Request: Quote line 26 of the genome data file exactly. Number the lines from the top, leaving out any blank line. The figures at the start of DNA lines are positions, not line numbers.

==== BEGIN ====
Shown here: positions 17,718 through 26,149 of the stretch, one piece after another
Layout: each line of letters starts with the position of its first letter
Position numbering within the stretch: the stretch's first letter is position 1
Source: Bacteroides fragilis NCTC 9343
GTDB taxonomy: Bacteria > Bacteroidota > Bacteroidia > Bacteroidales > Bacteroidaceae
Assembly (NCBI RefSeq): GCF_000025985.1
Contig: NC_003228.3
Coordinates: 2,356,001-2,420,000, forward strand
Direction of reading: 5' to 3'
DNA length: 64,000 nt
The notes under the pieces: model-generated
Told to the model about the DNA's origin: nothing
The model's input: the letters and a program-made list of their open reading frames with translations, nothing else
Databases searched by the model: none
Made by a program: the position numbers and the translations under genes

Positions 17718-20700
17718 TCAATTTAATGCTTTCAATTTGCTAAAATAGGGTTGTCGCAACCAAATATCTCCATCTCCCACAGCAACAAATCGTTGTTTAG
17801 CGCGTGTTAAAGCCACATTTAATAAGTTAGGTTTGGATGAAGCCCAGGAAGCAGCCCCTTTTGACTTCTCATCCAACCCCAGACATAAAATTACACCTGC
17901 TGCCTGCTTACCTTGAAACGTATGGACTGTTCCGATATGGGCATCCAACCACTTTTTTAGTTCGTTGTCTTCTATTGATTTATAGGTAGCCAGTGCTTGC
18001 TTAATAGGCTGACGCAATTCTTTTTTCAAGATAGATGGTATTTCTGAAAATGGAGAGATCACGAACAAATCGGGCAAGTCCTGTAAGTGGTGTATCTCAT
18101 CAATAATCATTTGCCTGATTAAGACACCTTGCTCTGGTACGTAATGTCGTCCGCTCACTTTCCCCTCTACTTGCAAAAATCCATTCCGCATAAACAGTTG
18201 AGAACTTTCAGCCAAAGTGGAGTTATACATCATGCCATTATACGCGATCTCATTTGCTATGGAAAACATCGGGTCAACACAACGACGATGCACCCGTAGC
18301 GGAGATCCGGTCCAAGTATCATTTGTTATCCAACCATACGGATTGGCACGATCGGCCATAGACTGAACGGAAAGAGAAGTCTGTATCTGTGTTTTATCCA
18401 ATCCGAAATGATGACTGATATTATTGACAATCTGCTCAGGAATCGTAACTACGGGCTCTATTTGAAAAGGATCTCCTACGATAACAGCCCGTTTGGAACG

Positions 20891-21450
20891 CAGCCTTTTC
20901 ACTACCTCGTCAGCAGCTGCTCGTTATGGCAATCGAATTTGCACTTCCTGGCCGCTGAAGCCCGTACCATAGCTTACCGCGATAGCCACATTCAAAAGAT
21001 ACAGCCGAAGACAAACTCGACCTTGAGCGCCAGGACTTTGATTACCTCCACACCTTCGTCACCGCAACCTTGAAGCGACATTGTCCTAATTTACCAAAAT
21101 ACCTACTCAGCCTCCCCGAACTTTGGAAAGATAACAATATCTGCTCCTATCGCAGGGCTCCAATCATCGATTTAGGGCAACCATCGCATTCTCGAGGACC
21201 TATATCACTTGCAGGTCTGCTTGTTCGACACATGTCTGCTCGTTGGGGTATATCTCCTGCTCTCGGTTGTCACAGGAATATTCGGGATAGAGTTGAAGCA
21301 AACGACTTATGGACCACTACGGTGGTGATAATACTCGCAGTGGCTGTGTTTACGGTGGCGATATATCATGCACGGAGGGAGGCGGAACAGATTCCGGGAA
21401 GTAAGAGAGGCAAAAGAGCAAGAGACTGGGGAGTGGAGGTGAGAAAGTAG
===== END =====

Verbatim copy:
20891 CAGCCTTTTC